Dependent child petitions were filed, alleging the minors came within the provisions of section 300, subdivisions (a) and (b), because appellant had emotional and psychiatric problems rendering her incapable of providing adequate care and control for the minors, and appellant and the minors' father, Gary M., had failed to provide the minors with a home.
After a contested jurisdiction hearing, the juvenile court found the allegations were true. The court adjudged Scott and Dawn to be dependent children of the court, placed them in a foster home, and ordered reunification services.
Due to appellant's condition, she was unable to reunify with Scott and Dawn. According to the psychologist who evaluated her, appellant has been [13 Cal. App. 4th 842] suffering for 10 years from Huntington's chorea, a progressively deteriorating neurological disease affecting the mind and body. The condition renders appellant unable to care for the minors.
After a contested 12-month review and permanency planning hearing (Code, § 366.21), a permanent plan of adoption was ordered for Scott and Dawn, and a section 366.26 hearing was scheduled.
An adoption assessment report dated May 2, 1991, was prepared by the social worker for the section 366.26 hearing originally scheduled for May 6, 1991. The report noted that Scott and Dawn had progressed in their development in the foster home. Problems had arisen, including Scott's self-destructive and paranoid behavior, and Dawn's depression and inappropriate interaction with other children. However, the minors were receiving therapy and exhibited many "positive behaviors and personality traits." The minors' foster parents since June 1990 wanted to adopt Scott and Dawn. The social worker knew of no obstacles to completion of adoption. The prospective adoptive parents had been married for twenty- two years and had nine children, seven of whom resided in the home. Two of the seven children still in the home were special needs children, and three had been adopted. The family was active in church and participated in many family hobbies and activities, as well as individual activities for the children. The foster father worked for the Department of Corrections; the foster mother did not work outside the home. They were licensed as a foster home and had no criminal record. The report concluded it is "likely by clear and convincing evidence that the minors will be adopted."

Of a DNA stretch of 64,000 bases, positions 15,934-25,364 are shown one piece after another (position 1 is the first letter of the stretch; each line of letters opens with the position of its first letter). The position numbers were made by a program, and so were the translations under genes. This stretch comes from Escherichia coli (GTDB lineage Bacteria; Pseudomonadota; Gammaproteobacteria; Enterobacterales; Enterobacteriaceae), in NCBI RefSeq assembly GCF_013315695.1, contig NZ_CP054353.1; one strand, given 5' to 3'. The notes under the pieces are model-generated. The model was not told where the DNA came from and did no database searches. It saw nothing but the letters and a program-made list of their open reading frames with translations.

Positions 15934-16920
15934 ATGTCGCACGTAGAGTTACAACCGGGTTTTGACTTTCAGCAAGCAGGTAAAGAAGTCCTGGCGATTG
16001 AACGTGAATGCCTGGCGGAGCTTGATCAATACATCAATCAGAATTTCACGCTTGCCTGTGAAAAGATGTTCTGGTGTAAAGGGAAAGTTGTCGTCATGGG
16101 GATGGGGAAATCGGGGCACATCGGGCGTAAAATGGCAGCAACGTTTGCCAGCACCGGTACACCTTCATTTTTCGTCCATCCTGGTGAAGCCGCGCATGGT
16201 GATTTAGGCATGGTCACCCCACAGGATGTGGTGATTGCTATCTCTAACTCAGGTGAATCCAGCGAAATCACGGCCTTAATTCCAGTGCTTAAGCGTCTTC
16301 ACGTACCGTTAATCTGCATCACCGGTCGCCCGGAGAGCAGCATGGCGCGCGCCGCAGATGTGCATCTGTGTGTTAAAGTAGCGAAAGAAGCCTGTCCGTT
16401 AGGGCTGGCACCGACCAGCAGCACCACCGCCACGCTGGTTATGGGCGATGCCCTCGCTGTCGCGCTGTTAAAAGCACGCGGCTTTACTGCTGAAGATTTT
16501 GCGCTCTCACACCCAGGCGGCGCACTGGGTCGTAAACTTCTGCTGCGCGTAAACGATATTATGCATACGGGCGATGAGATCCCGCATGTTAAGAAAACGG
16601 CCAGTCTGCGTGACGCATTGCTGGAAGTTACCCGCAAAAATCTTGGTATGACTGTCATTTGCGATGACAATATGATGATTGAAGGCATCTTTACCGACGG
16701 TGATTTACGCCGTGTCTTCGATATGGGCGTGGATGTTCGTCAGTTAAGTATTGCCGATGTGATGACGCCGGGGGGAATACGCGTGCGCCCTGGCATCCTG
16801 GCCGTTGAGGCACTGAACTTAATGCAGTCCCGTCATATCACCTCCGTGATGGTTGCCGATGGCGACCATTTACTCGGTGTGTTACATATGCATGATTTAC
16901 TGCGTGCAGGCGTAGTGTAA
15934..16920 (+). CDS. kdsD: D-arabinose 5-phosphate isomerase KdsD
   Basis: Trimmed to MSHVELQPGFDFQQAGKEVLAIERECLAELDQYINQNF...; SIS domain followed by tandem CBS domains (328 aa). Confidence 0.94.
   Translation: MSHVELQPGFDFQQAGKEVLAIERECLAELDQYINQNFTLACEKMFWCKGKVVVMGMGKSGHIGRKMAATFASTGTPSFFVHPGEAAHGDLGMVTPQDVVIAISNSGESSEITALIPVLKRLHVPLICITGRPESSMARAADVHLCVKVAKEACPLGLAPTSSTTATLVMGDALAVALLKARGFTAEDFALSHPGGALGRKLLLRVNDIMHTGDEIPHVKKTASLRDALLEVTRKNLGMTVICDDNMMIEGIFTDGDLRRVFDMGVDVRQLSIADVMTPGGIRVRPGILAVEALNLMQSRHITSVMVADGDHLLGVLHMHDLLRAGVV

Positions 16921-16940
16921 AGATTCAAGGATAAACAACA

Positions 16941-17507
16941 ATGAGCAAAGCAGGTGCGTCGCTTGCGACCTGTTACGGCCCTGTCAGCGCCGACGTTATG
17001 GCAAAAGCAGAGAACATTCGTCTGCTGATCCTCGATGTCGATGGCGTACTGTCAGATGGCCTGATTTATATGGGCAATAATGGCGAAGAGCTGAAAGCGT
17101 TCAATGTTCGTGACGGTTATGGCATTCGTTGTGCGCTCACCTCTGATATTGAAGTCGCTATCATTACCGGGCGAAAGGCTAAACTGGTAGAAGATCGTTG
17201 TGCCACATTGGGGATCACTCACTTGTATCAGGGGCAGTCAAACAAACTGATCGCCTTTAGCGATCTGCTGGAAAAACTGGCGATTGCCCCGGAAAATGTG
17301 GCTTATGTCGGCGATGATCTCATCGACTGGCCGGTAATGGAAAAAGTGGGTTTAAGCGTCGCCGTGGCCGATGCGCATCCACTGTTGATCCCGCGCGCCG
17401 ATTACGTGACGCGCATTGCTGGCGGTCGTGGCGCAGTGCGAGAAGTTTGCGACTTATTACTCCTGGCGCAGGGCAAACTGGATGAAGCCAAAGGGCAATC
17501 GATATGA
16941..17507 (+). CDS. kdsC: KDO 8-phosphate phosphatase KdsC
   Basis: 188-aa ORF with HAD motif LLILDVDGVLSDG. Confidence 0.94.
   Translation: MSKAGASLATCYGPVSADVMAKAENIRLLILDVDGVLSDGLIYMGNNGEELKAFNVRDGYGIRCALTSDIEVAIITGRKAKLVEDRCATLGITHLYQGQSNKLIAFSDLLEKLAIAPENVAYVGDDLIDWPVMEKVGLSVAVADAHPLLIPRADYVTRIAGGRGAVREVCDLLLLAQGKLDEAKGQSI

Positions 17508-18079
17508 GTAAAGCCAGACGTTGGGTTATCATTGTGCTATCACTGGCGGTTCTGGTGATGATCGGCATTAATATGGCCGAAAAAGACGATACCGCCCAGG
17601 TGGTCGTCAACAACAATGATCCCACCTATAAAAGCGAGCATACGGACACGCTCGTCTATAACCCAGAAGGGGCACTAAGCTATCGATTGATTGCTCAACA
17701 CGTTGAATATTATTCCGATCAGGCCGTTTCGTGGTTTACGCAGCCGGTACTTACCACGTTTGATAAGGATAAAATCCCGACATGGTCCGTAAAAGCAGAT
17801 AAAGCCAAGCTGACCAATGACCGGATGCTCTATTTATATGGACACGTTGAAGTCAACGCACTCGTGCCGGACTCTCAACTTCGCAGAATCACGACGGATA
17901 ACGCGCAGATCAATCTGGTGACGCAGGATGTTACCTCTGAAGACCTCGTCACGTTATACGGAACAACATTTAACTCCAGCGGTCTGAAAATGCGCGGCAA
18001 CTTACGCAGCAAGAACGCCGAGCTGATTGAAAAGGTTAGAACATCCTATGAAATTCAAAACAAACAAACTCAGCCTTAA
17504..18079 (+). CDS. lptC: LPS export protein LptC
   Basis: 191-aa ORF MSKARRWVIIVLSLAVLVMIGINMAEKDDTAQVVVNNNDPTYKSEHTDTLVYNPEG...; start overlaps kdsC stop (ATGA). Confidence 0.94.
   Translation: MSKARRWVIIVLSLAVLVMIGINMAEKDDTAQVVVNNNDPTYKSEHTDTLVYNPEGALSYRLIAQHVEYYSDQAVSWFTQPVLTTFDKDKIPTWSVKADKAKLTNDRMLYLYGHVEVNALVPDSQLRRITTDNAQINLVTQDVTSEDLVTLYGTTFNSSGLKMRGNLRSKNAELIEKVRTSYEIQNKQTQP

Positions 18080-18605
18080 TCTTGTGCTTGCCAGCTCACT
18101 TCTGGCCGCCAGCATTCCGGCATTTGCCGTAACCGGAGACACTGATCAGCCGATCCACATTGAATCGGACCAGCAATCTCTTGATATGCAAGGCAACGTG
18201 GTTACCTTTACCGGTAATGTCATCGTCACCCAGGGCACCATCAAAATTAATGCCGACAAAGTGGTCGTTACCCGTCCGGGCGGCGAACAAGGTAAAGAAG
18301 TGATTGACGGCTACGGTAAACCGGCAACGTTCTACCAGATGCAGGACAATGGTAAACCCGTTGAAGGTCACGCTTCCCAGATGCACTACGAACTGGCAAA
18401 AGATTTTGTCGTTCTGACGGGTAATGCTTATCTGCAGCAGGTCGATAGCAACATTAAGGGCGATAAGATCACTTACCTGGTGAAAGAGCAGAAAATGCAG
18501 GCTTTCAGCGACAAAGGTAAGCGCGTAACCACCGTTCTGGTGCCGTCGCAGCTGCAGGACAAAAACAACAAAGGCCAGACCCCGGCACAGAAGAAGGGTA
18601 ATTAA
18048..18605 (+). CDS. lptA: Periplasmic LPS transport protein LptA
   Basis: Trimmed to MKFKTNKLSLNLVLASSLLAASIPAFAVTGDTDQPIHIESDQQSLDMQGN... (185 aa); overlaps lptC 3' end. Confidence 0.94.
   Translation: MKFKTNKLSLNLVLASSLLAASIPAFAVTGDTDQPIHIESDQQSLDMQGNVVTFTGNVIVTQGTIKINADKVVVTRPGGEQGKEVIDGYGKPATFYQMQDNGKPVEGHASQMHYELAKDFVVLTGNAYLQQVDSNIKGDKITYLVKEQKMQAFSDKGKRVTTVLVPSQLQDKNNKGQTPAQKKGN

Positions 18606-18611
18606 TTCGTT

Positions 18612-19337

In an addendum dated May 3, 1991, the social worker noted the foster parents took good care of Scott and Dawn and were committed to their emotional and physical well-being. The foster parents were supportive in the adoption process and cooperative with staff. The home study was scheduled for completion by the end of the summer 1991. The minors' negative behaviors greatly decreased in three months. Another addendum, dated June 21, 1991, updated the court on appellant's continued inability to care for Scott and Dawn.